This was one of the three true homes of my life, along with my parents’ ranch and an old family house in Brooklyn. As I watched four feet of ours disappear under waves of ink-dark water, I knew that much like my childhood spaces, this would always be a home of my dreams. In dreams, I’d still sit in my easy chair (yes, it was the wife who occupied the special comfy chair—and also “manned” the grill and watched the baseball games). I would survey life around me in the house (you could see most rooms from my seat), and hear street life out the door to my back. For more than a quarter of my life, most major decisions had been discussed and made from that chair. My letters, poems, famously wordy birthday cards, and books had all been composed in its arms.
In dreams, Lucy will still signal with a single bark that she wants to join me inside, and I will rise reluctantly with a sigh and then be melted by her crookedly raised ears, hopeful tail, and front feet happy-stepping. I will let her in, and the faulty storm door will hiss and bang shut behind her, and her nails will skitter across the wood floor. In dreams, I will still open trap doors in the floor and wide, deep built-in drawers that fit 15 sweaters. My window frames will be hand-carved and scalloped, and to get to the attic in dreams I will need to grab onto a metal bar, swing my leg up and sideways, and hoist myself. The little girls who live behind us will jump and play on our steel cellar doors. Delighted squeals will complement that deep metallic drumming, and I’ll smile through the vibrations, home again.
It is one year and I still remember every horizontal penny-colored scratch where the futon butted up against the guest room wall; the feel of eggshell paint over bead board; the location of each nail to be avoided when I descended the stairs to the basement; the wool-and-wood smell of the front closet, and how far back on the high shelf an umbrella could be reached; the rounded-square give and slightly warm glow of the buttons on our office phone.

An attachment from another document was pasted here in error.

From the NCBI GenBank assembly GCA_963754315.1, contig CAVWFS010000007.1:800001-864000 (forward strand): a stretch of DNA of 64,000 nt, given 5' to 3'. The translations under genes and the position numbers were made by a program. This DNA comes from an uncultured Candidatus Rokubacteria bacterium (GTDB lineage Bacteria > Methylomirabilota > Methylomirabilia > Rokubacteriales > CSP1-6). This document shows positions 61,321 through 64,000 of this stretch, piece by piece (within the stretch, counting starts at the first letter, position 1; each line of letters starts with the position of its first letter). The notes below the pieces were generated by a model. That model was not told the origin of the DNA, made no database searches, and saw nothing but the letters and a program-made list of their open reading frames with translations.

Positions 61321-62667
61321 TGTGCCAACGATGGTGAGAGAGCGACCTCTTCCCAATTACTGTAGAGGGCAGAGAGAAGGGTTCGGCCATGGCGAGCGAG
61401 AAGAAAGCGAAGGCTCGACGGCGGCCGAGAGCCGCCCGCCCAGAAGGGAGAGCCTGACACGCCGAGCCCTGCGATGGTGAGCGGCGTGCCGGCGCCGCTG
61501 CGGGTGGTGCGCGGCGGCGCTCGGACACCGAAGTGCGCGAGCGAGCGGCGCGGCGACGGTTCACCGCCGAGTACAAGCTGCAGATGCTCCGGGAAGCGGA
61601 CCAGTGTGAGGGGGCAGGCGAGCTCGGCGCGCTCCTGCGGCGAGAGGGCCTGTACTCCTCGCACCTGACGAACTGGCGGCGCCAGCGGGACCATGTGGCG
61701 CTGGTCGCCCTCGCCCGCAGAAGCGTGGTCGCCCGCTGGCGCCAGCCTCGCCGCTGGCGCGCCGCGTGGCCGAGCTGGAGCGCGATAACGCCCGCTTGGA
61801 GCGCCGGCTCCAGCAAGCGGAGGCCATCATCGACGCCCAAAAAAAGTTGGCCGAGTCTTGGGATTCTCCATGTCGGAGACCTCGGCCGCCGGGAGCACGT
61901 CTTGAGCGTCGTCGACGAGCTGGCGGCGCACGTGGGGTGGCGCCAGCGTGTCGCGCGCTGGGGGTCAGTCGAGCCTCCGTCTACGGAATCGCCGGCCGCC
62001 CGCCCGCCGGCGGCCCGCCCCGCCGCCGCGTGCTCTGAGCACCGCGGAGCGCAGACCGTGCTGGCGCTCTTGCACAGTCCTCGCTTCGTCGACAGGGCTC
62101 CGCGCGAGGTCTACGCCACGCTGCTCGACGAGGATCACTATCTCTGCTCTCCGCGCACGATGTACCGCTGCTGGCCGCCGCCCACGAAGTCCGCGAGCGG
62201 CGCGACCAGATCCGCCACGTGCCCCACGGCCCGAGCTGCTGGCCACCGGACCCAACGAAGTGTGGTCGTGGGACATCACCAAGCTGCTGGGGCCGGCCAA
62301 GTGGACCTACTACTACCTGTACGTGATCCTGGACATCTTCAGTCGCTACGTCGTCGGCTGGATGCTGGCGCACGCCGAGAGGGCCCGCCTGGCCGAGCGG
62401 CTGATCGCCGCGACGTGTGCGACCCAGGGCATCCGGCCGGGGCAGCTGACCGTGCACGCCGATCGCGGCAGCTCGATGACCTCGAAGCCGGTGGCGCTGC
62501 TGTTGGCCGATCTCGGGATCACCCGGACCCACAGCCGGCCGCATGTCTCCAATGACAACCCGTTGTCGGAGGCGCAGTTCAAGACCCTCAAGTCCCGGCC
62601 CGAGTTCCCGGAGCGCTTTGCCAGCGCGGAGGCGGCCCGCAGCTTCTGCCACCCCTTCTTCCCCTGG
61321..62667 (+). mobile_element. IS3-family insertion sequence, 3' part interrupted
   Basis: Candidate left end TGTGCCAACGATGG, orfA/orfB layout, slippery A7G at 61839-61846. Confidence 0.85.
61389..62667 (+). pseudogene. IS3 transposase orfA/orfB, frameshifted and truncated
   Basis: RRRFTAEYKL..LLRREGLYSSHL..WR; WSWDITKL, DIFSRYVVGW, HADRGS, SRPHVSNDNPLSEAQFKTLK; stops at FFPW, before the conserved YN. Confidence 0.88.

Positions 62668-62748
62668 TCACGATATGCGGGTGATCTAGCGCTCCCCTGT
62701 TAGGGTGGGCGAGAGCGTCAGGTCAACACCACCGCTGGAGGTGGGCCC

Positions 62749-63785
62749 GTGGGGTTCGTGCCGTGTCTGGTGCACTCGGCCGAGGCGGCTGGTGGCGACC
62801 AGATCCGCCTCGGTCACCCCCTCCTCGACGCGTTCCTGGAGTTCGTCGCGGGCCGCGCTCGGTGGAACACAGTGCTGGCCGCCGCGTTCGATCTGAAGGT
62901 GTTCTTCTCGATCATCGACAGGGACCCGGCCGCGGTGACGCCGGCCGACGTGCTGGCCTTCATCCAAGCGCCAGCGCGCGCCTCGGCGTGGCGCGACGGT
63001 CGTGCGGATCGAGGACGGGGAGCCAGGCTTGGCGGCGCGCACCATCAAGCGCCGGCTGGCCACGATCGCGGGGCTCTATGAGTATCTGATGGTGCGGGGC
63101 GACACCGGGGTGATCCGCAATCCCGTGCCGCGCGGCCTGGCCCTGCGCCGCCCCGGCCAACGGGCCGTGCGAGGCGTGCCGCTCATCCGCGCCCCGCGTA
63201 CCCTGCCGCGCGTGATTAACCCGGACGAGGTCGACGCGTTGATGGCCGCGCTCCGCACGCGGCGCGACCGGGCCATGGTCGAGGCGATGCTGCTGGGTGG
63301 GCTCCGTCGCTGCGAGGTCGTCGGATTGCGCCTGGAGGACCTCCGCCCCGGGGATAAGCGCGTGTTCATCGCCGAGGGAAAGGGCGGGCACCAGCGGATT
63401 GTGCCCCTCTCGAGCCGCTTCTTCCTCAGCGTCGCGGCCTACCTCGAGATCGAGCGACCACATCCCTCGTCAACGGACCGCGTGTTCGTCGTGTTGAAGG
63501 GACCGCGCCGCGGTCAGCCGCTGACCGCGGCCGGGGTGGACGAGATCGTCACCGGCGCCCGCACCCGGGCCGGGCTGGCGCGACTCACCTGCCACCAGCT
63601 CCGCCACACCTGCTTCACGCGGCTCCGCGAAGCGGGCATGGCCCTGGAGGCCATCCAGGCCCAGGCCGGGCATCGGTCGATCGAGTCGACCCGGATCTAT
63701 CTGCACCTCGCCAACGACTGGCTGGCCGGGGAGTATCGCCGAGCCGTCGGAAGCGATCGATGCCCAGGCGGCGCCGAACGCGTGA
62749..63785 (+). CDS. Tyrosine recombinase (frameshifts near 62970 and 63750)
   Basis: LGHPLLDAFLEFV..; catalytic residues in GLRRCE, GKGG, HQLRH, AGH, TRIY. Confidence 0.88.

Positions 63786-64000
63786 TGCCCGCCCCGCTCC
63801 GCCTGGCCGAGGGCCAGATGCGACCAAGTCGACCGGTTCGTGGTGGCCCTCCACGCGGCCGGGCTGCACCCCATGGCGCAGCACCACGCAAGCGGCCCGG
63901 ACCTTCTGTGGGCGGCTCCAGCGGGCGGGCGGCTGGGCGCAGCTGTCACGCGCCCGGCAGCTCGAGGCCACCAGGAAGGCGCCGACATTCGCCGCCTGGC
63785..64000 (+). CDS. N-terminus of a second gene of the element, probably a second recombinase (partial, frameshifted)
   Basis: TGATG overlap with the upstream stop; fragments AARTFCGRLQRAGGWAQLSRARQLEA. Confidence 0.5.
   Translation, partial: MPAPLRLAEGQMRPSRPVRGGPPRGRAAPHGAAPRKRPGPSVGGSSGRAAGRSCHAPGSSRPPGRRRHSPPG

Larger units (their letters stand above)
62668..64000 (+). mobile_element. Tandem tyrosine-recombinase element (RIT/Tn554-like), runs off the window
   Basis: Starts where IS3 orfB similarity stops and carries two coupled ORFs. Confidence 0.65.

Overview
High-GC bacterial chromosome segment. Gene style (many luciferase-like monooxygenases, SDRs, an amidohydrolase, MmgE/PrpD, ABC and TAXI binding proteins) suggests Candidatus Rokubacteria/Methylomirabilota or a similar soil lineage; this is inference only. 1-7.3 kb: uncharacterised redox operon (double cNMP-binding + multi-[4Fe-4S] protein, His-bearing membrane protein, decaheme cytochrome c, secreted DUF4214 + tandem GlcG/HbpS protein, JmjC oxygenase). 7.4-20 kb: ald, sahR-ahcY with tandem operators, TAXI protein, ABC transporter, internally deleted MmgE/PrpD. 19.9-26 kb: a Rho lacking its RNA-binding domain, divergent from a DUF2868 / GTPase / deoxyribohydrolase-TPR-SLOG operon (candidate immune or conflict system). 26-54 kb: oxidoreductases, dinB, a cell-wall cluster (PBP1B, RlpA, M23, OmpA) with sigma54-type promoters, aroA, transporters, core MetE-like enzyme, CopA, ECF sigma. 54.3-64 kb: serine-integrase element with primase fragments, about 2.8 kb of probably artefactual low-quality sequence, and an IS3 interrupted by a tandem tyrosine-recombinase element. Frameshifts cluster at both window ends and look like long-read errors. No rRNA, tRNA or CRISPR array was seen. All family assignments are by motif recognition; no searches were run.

It is one year since I made the last call on our home phone and sent my last text on my old cell phone. It read something like this: “Water has not breached. Too windy to evacuate at this pt. No rain yet. Storm pushing N to S now, should help LB. Stuck here now. Still have electric. Will head to neighbors’ up high. Hope everything holds out!”
Of course, at the time, I could not have realized that the house itself would not hold out—and that I would need to, for a year and more.
I miss my house. In this room, I miss any house. But I can say now that what I would not have wanted to miss was this experience. I will wax poetic about my beloved bungalow for the rest of my days, even while surveying our brand spanking new digs from my armchair (thankfully, we saved it—it is one of two pieces of furniture in the studio we’re renting). My psyche will live in many memory-rich houses at once, exploring or resting in each, looking for meaning. Rooms reveal what basements hide, stairs invite upward and hallways guide. Though I seek in a spiritual realm, there have existed a series of things that have grounded me, things that sounded and rusted and represented and worked and beautified over years. Some I have saved, others I’ve documented. Some will be forgotten, many remembered. All have been treasured, because they are the signposts of my life here on earth. They are the blazes on the trail, the breadcrumbs on the path.